top of page
  • Writer's picturePLC

The Art of Storage ... Daily Life Made Easier

Updated: Dec 18, 2020

“A place for everything and everything in its place.” Although this phrase is sometimes credited to Benjamin Franklin, the Oxford Book of Quotations dates it back to the 17th century. No doubt you heard it as a child, probably as your mother encouraged you to clean your room. I can still hear the Sisters of Mercy at St. Apollinaris singing it over and over as we students tidied up our desks and the classroom. It’s such a simple, logical, healthy, and beneficial notion, no wonder it has lasted throughout the ages.

Over the years, I’ve written several columns advocating the idea of surrounding yourself, your home, with things that you love, use, or have special meaning. This not only makes your environment more pleasant and attractive, it makes daily life easier. You can select your wardrobe more quickly, prepare meals more quickly, pay your bills more quickly, and find whatever you’re look for more quickly. You’ve not only decreased needless stress and aggravation but have increased cherished time in your day. But, like a diet, such an ideal circumstance can be difficult to achieve and even more difficult to maintain.

My hunch is that most people declutter and donate once or twice a year. It always feels good to lighten one’s load. But there’s a subsequent step to this process. It’s where Benjamin Franklin’s wise words come into play. In order to sustain all that you’ve just achieved, what remains should have their own space. Their place.

In many cases, this means designated rooms, closets, shelves, drawers, bins, and cubby holes. But creating storage is more than just making room for your belongings. It’s an art. It should be designed carefully with the thought of organization, timely routine, function, and usage in mind.

Key ingredients to this art are categorizing and grouping like items together. That is, instead of stacking books on desks, coffee tables, and bookshelves, create a single library. Instead of separating jewelry in boxes and baskets in dressers, bathroom counter tops, and nightstands, designate a single drawer or two (with inserts and dividers in specific sizes) for all your pieces. Instead of scattering cleaning supplies in bathrooms, kitchen, and the garage, store them all in one place.

Why does this strict, and possibly uncomfortable, strategy work? Because it ends the guessing game. When looking for a book, a bracelet, or a broom, you’ll know exactly where to go instead of searching in various locations.

Even if your home was built with several closets, they are most likely not configured in an optimal way. There are many aspects to designing functional, attractive, and well-made storage with value-added bells and whistles. Since it’s not only an art but a science, I call on professional closet, cabinet and storage designer, Malka Sabroe-JoHanson, to help my clients.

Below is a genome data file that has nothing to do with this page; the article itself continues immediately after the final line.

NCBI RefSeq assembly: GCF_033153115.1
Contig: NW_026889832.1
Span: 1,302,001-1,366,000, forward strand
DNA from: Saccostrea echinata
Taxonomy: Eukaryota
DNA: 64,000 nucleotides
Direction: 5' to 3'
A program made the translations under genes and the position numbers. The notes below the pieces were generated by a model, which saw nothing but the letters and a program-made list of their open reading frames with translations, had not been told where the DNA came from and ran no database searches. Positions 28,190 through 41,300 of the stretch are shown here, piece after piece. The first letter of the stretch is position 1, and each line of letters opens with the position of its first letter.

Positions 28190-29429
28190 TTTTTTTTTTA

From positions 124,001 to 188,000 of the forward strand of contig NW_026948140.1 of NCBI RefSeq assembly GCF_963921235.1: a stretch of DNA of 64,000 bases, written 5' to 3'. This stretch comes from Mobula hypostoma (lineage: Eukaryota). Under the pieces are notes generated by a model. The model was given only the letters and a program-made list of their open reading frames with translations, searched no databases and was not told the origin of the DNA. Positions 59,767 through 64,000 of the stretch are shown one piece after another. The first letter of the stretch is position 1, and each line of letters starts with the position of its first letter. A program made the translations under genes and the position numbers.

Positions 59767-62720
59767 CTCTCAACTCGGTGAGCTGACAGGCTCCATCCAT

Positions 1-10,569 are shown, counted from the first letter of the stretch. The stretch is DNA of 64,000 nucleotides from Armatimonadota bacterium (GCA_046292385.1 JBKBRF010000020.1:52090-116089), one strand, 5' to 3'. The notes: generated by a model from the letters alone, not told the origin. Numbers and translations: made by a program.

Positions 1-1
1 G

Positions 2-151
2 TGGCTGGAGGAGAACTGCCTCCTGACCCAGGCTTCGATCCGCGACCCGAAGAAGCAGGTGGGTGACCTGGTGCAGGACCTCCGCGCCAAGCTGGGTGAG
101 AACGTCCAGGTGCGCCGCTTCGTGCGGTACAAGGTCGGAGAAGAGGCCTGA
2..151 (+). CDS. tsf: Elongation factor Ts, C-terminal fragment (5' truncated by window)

Sabroe-JoHanson stands apart from other closet designers because of her background in interior design, her twenty-five-year experience, her insistence on working with quality materials, and complying with all relevant building codes and standards. She understands the concept of form and function and individual needs in diverse settings. She has clever solutions for each. She knows how to maximize space and a client’s budget. “A dream closet does not have to be expensive and or extravagant. It simply needs to be designed for a client’s specific needs and desires,” Sabroe-JoHanson explains.

One of my clients, Holly Quate, shared her conclusions with me. “I always thought a custom closet was a splurge - a nice addition only to be considered when there was extra money. Now that I’ve installed one, however, I see that my closet is one of the places where my money has had the most impact. The dedicated storage and the easy access to all my clothes, shoes, and accessories have made my day to day routine so much less stressful. The fact that I have plenty of hanging space and a place for everything makes both getting ready in the morning and putting things away at the end of the day a breeze.”

Sabroe-JoHanson’s team, RC Cabinets and Closets, has worked together for over 25 years. It’s comprised of a private, family-owned, cabinet manufacturer and an installer who has known them since kindergarten. They are fully insured and licensed under the Contractors State License Board, Consumer Affairs Department. Its long-established craftsmen are expertly experienced in fine cabinetry and finishing work and adhere to the guidelines of safety and codes in the State of California for lasting construction.

Sabroe-JoHanson’s process begins with a consultation which is then followed by a presentation of detailed, computer-generated drawings. All cabinetry is custom and without pre-fabricated parts and all work is warranted. To see her portfolio and to read her informational blog, visit She can also be reached at (707) 688-2791.


bottom of page